It is becoming clear Trump’s attention is like a passing breeze

Image: Donald Trump, Mike Pence

Photo: AP

The furore which has erupted in the last day or so revolves around Donald Trump’s latest accusation, this time hurled at his predecessor Barack Obama.

He claims, over Twitter, Barack Obama had his phones tapped in a “Nixon/Watergate” style conspiracy. I mean, what a “Bad (or sick) guy!”.

The US media had a field trip with their online headlines: The New York Times lead with “Trump, Offering No Evidence, Says Obama Tapped His Phones”; the Chicago Tribune with “Trump cites no evidence in wiretapping claim; Obama spokesman calls it ‘simply false'”; and the Washington Post with “Trump, citing no evidence, accuses Obama of ‘Nixon/Watergate’ plot to wiretap Trump Tower”.

Call me Inspector Gadget or not, but I get the feeling there is a common theme running through each of these headlines – that, or someone is telling everyone what to write (but then I sound like Donald Trump).

After the fires died down a little, it was alleged Donald Trump got his information, not from one of his aides, but from Breitbart News, a far-right global news organisation.

A few weeks ago a video emerged from The David Pakman Show, positing the notion Donald Trump might not be able to read, but also this from Tony Schwartz:

That’s why he so prefers TV as his first news source – information comes in easily digestible sound bites. I seriously doubt that Trump has ever read a book straight through in his entire adult life.

It is thus possible to conclude Donald Trump’s attention span is a passing fancy, perhaps blown out of his cotton candy hair by a passing breeze. We can narrow this reasoning down to a few factors:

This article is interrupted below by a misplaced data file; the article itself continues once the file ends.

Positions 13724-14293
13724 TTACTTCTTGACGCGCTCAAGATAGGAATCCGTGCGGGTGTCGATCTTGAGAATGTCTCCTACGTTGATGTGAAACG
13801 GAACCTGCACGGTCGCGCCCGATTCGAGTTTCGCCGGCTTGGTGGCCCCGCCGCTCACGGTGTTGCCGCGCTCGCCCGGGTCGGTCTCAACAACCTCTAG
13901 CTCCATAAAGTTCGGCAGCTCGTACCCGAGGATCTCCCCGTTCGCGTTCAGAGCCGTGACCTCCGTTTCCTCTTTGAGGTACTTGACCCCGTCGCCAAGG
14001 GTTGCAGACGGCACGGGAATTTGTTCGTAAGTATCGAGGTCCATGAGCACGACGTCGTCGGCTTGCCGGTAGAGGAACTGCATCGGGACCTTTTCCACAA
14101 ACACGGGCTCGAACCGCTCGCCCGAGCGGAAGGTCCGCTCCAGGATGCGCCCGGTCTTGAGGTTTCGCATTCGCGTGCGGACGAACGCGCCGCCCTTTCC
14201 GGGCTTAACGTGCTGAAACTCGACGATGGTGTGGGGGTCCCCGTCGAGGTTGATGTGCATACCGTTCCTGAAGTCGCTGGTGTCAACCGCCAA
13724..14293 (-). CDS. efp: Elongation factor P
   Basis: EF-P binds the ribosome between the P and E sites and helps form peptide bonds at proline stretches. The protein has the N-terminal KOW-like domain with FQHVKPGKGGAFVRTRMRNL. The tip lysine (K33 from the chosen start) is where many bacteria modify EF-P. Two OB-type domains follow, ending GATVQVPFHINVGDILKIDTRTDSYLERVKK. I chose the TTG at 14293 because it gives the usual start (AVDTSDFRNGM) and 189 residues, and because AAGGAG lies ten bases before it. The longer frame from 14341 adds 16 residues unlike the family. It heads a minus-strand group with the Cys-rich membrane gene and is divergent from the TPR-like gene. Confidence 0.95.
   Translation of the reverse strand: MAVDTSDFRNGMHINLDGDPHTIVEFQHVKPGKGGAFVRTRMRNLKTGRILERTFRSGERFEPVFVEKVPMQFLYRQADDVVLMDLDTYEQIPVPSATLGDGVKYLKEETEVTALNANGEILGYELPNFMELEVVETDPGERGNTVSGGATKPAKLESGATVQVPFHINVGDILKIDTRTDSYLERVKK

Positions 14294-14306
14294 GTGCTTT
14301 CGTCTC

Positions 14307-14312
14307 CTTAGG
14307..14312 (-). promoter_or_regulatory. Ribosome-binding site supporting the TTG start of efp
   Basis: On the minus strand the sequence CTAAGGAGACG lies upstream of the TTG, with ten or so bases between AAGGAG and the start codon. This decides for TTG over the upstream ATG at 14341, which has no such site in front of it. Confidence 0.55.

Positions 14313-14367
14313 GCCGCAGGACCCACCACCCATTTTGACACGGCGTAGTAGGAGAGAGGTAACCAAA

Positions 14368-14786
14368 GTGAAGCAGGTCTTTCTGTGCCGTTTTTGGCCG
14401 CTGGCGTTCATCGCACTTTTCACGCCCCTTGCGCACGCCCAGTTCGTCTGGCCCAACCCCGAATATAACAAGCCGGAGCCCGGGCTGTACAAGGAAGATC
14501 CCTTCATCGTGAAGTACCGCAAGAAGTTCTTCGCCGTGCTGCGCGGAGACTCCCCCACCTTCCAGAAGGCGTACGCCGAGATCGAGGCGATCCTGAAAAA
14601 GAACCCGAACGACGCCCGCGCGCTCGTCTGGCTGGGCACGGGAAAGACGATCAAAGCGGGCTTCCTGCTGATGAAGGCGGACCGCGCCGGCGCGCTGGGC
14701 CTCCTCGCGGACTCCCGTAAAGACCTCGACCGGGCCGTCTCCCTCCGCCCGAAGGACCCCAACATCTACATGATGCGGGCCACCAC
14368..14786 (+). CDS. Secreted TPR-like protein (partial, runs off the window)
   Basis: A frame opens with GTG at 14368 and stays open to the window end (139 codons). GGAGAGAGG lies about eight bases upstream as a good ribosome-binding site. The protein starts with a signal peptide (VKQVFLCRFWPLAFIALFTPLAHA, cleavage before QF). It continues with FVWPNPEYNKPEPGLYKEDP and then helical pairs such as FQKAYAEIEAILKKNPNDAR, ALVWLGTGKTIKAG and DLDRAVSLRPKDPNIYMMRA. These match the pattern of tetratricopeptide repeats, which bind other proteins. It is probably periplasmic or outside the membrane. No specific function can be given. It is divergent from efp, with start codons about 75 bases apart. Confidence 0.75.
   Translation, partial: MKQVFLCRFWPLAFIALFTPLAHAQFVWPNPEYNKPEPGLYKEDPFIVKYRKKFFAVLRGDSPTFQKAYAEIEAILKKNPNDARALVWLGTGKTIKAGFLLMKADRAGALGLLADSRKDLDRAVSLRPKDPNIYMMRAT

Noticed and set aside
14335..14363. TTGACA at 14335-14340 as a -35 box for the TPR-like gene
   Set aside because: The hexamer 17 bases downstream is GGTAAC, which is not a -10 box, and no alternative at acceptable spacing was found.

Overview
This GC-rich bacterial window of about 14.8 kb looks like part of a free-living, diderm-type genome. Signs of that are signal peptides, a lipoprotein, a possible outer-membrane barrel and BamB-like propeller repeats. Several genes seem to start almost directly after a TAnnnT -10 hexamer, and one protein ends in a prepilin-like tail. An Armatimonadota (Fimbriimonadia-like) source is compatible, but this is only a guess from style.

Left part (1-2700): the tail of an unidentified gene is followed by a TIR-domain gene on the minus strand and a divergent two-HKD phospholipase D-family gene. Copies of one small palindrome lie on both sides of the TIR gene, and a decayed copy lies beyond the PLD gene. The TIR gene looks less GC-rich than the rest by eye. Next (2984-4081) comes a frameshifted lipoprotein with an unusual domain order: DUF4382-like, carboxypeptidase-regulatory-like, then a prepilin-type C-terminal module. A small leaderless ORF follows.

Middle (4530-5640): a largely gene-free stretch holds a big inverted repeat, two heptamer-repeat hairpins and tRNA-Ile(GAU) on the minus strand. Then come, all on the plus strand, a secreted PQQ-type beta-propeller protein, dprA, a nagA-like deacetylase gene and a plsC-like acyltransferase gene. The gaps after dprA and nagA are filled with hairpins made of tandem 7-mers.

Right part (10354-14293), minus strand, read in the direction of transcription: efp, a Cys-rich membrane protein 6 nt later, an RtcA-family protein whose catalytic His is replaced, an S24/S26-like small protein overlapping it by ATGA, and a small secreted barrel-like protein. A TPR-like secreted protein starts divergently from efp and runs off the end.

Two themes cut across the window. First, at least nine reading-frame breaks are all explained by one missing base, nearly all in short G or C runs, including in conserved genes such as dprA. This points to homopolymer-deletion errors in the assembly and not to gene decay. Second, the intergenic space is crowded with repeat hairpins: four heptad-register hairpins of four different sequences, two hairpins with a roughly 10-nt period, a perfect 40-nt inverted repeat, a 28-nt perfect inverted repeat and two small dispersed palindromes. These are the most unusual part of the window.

1. The above quote and belief which attests Donald Trump finds it difficult to read and concentrate for any length of time, to the point he gets his security briefings bullet-pointed for him;
  2. His apparent over-reliance on backwater news websites and TV programmes;
  3. His exploitation of Twitter, both for consumption and use.

During press conferences it has become increasingly apparent Trump is often very easily drawn from subject to subject, barely able to fully flesh out ideas or listen to the end of questions before flying off in a completely different direction.

And this recent allegation of his use of Breitbart News does not stop there, with a number of political pundits theorising Trump gets a lot of his information from similar websites, such as Fox News’ online presence or Gateway Pundit.

Indeed, most of the crowd left after the mass media exodus/banishment from his press conferences were from such right-wing news outlets. To say Donald Trump likes to make sure his message goes to “his people” would be laughably obvious.

And, finally, as John Sopel said on Andrew Marr on Sunday: “It’s hard to describe what it’s like living in the US at the moment, where you wake up and you think, ‘I wonder what he’s said now'”.

Donald Trump’s access to his mobile phone must be the biggest head ache to his aides. Sean Spicer, where previously no one would know the name of the White House Press Secretary, is now front and centre of the Trump administration, often sweeping up the mess left behind the president’s latest Twitter debacles.

His overuse and reliance on the 140 characters of Twitter yet again reinforces this idea he is unable to stay focused on any one thing at a time. Between his barrage of tweets to Barack Obama, Trump paused for breath to actually tweet about Arnold Schwarzenegger’s departure from the US  The Apprentice.

Schwarzenegger retorted, citing he had voluntarily stepped aside because of the “baggage” attached to the show – id est Donald.

It isn’t the first time Trump has levelled conspiracies against people, as he seems to be pulled in any direction by the things he hears first.

These are all highly problematic for a president. Inability to even stay on topic for anything more than 30 seconds is proving to be challenging for Donald Trump, and to be leader of the free world with that kind of mentality is concerning.

Even down to his inability to use any other negative word than “bad” just blows the mind: Obama is a “bad” guy; nuclear energy and uranium is “bad”; Schwarzenegger is “bad”; there are lots of “bad” people.

Trouble is, this is all quite straightforward talking, meaning – just as Trump consumes items in easily understandable and condensed chunks – he regurgitates them likewise, and it appears a lot of his supporters like that.

 

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